Politicians, especially those in power, are the most endangered people. Particularly in a country like ours, with a history of political assassinations. Nathuram Godse provided a shattering prelude to the foundation of the Republic by murdering Mahatma Gandhi. In early 1965, a few months after his resignation, Punjab’s almighty chief minister Pratap Singh Kairon was assassinated on the Grand Trunk Road near Sonipat in what is now Haryana. Punjab, in fact, has the dubious distinction of seeing two chief ministers, former or serving, assassinated. Beant Singh, in 1995, was the second.

Bihar saw Union railway minister Lalit Narayan Mishra bombed at Samastipur in 1975. The decade of the 1980s was the most perilous for public figures in our country as several public figures were consumed by terrorism. These included Indira Gandhi in 1984 and Rajiv Gandhi just after the new decade got underway, in 1991.

Rajiv Gandhi had already had a history of three attempts on his life as prime minister — Washington on 14 May 1985, Leicester in June 1986, and on Gandhi Jayanti (2 October) the same year, a somewhat farcical attempt at Rajghat as Rajiv emerged after his prayers on Bapu’s samadhi. Three shots rang out. The police hauled down Karamjit Singh from a tree with his home-made weapon (cruder than your usual heartland ‘katta’). It didn’t look like it could be fired anywhere at a specific target.

The next, however, was anything but farcical. On 30 July 1987, just after ‘persuading’ both J.R. Jayawardene and Vellupillai Prabhakaran, Rajiv Gandhi was inspecting a guard of honour in Colombo when a naval rating Wijemuni Vijitha Rohana de Silva, a member of the parading contingent, swung his rifle at him, somewhat reminiscent of Anwar Saadat’s assassination in 1981.

Mrs Gandhi’s assassination had led to the formation of Special Protection Group (SPG), the Indian equivalent of the US Secret Service. Rajiv Gandhi was their first ward, and with each attempt on him, they improved their protocols. The result was a very, very formidable, world-class VVIP security force. The reason the Gandhi family believes that the V.P. Singh and Chandra Shekhar governments erred in denying him the SPG.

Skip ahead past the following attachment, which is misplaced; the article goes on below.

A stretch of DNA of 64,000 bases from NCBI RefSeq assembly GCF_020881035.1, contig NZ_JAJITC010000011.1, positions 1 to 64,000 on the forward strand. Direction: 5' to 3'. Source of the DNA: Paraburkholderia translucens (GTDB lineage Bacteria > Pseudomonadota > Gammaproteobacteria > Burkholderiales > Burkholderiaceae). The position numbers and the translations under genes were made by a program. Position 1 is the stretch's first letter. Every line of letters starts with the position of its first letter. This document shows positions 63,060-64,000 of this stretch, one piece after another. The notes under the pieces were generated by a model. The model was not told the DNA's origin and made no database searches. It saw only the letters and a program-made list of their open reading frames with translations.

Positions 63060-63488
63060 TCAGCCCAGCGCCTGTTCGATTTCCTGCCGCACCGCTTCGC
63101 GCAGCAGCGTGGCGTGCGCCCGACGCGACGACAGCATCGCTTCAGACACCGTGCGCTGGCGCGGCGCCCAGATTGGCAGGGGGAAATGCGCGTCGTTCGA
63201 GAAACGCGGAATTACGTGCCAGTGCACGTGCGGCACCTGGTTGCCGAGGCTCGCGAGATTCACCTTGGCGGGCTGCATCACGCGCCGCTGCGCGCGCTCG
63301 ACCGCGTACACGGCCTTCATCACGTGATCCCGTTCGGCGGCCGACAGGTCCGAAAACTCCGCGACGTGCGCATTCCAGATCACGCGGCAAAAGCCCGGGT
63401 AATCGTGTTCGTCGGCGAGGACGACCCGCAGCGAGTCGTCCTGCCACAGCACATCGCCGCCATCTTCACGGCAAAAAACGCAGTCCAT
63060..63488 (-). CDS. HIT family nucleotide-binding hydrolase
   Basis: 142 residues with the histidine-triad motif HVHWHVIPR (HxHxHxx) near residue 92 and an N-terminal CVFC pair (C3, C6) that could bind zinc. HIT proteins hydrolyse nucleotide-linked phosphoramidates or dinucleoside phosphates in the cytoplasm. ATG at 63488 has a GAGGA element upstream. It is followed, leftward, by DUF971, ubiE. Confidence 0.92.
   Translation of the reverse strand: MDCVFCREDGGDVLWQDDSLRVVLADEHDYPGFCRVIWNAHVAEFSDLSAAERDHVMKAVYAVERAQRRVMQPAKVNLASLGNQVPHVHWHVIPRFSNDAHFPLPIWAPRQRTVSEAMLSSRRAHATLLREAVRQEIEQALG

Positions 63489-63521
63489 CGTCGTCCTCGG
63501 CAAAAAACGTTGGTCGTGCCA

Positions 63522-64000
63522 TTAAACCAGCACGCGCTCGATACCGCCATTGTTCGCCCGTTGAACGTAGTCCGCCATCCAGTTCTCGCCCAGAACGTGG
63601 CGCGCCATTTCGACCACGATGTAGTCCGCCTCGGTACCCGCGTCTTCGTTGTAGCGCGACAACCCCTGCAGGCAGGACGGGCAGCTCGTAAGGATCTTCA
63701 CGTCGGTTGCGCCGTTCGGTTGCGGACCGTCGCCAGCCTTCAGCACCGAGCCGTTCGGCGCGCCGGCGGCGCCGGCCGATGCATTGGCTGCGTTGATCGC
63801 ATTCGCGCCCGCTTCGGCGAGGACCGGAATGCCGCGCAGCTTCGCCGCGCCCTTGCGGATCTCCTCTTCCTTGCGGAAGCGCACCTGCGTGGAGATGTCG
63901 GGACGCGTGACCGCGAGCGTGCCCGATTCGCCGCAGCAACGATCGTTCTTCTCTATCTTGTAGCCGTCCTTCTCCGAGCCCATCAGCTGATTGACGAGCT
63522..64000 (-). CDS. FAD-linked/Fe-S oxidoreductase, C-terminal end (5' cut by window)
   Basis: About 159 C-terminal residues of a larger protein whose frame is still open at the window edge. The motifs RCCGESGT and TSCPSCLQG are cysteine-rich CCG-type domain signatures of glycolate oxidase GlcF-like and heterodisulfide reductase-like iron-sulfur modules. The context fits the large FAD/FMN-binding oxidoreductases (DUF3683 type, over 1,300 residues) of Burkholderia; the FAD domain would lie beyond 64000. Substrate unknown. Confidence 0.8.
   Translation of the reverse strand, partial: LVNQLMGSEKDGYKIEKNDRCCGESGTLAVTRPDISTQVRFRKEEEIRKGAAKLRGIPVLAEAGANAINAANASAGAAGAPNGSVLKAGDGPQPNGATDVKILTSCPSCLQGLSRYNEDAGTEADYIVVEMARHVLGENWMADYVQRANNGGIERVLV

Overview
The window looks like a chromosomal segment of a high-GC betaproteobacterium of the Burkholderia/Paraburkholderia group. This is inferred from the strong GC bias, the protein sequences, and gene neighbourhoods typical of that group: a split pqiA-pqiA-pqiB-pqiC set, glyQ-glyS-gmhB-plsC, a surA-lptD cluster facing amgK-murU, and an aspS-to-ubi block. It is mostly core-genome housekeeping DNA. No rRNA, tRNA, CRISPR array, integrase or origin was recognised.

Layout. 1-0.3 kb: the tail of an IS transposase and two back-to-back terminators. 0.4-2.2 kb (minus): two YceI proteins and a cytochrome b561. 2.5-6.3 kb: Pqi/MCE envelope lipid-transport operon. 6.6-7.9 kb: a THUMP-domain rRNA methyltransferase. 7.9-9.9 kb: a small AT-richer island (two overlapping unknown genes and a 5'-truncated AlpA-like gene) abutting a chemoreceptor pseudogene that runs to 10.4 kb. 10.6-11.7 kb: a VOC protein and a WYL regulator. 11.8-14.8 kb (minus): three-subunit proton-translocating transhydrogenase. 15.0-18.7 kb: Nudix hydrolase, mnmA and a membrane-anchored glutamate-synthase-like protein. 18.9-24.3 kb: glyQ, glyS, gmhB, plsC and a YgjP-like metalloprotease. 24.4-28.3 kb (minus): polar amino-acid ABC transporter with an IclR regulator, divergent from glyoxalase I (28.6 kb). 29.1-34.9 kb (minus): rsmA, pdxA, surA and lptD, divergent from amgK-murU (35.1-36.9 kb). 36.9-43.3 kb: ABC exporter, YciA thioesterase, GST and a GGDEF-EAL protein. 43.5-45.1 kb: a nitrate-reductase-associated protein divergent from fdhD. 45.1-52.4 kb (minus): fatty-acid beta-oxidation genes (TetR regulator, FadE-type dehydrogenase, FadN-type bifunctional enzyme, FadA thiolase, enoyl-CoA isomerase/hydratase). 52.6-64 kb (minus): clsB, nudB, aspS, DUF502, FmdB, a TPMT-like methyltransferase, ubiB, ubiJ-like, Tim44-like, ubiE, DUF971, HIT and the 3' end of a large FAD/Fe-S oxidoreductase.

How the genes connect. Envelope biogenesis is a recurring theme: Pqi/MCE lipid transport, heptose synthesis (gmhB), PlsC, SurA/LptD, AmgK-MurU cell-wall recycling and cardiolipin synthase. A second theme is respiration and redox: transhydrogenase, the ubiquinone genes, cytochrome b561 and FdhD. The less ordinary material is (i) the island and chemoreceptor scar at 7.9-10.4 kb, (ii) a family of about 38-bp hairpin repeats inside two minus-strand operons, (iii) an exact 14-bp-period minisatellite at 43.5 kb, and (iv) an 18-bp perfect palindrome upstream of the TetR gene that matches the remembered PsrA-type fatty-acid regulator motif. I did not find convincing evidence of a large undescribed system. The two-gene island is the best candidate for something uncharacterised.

But, how safe is the presumption that just the continued presence of SPG would have saved Rajiv from that young woman with a smile on her face and a bomb belt around her waist? A day before Sriperumbudur, Aroon Purie, editor of India Today, where I then worked, and I, caught up with Rajiv campaigning in Varanasi. We were aghast seeing him mix freely with the crowds. Many threw garlands and bouquets at him as he appeared on the stage at a late-night rally. And he, instead of ducking, joyously caught some and tossed them back.

We had also caught up with Rajiv at a pit stop on a tiny dhaba on the road between Buxar in Bihar and Varanasi. I was too junior to have known him, but Aroon knew him from school and raised the question over his being rather cavalier with his security. He said something like his feedback was that he had become too distant from people. So, he had to reach out, never mind the warnings.

The obvious conclusion, therefore, is that public figures, especially in campaign seasons, have that irresistible urge to be seen with people. Would an SPG posse have prevailed upon him not to expose himself to unsanitised ‘fans’ in Sriperumbudur? The answer would be, only if the officers in charge were professional enough not to be overawed by the stature of their protectee. You have to force the boss to listen.

Jumping to the other side of this fence, of course there are political farces and dramas in the name of assassination attempts too. The most famous — or infamous — one in our history is now forgotten. On 15 March 1977, a day before polling in an election where the Congress faced its first-ever defeat, a story broke that somebody had fired three rounds at Sanjay Gandhi’s car near Amethi. Nobody was ever caught, not even a serious enough complaint made, most people laughed. A cheap trick that failed. So that kind of stuff also happens.

Coming back to our stranded PM on that highway flyover, a security failure has to be accepted and correctives must be put in. Any prime minister’s security can’t be an issue for political polarisation. With the information available yet, I shall close this argument with a final point. That in this event, it is the Indian Air Force (IAF) that showed true professionalism, telling the boss it wasn’t going to fly in that weather. You can see what professionalism and moral courage it takes to say no to your prime minister. Only things like that can keep him safe.